THE BLACK KNIGHT SATELLITE
Posted January 20, 2015on:
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These days we are rather used to our planet being surrounded by thousands of satellites and space junk constantly orbiting us, but there is one particular object which has been intriguing lovers of mysteries for decades now. The Black Knight satellite was first detected way back in 1899 by eccentric genius Nikola Tesla, who claimed he had received repeated signals from outer space using a high voltage radio device in Colorado Springs.
Throughout the 1920s and 30s, in the early days of radio pioneering, unexpected sounds were being picked up on radio transmitting devices. In 1921 Guglielmo Marconi reported picking up regular signals from space which he said seemed to be in a coded sequence, and suggested they might be coming from Mars. By 1927 American radio engineers posited the theory that they might be coming from closer to Earth, in fact just a few thousands miles from the Earth’s surface. In 1928 a series of strange echoes, lasting about 3 seconds at a time, were picked up by a radio factory in Holland, and were said to be coming from just beyond the Moon’s orbit. A more varied series of echoes was heard by King’s College London the following February.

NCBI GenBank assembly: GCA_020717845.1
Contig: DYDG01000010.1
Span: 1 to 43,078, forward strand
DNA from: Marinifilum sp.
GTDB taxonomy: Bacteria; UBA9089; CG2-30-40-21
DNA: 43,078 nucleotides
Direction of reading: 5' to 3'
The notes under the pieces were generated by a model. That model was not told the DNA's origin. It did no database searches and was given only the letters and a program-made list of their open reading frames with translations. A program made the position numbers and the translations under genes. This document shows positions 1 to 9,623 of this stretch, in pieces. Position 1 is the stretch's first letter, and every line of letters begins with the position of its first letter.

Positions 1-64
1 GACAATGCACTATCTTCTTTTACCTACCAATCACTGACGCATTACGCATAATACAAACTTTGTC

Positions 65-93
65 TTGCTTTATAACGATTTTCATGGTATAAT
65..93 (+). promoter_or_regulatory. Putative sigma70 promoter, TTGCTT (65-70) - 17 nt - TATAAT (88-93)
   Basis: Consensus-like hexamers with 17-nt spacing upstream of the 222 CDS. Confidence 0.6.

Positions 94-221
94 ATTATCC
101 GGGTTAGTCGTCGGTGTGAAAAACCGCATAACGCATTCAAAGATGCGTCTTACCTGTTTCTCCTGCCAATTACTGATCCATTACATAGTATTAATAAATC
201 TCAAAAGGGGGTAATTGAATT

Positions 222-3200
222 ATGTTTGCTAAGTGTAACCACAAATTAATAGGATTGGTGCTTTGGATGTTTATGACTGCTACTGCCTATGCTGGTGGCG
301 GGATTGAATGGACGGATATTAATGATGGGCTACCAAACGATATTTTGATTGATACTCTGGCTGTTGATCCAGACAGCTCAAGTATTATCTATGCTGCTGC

In 1954 prominent Ufologist Donald Keyhoe was reported as saying that the US air-force had found two satellites orbiting the Earth. Now bear in mind that this was before we had actually sent anything up into space. Three years later, in 1957, Sputnik 1 sighted an unknown object shadowing it. The object was thought to weigh about 10 tonnes, and was about the size of an oil truck. It seemed to be an object in Polar orbit, and neither Russia nor America possessed the technology at that time to send a satellite into Polar orbit. The first one was to be launched in 1960. Polar orbits are used for general Earth observation, such as Earth-mapping.
A few years later, Scottish science-fiction writer and keen astronomer, Duncan Lunan, plotted the 1920s signals and deduced that they came from the Epsilon Bootis star system, adding the sensational news that they came from an artificial probe, possibly 13,000 years old, sent to our Solar System. He was later to retract these claims saying they were a mistake.
In 1998 the space shuttle Endeavour photographed the object, but sceptics have dismissed the object as space junk, possibly a lost thermal blanket. You can see the object immediately by Googling ‘Black Knight satellite’. Personally I find it curiously unconvincing, but the mysterious radio signals from the inter-war years, when the airwaves weren’t clogged as they are now, are much more intriguing.
ADDENDUM: In August 2015 the Daily Express reported that the Black Knight had been sighted near the International Space Station, and had been photographed passing the Moon. Footage of the mysterious satellite was quickly denounced as a CGI fake by sceptical observers.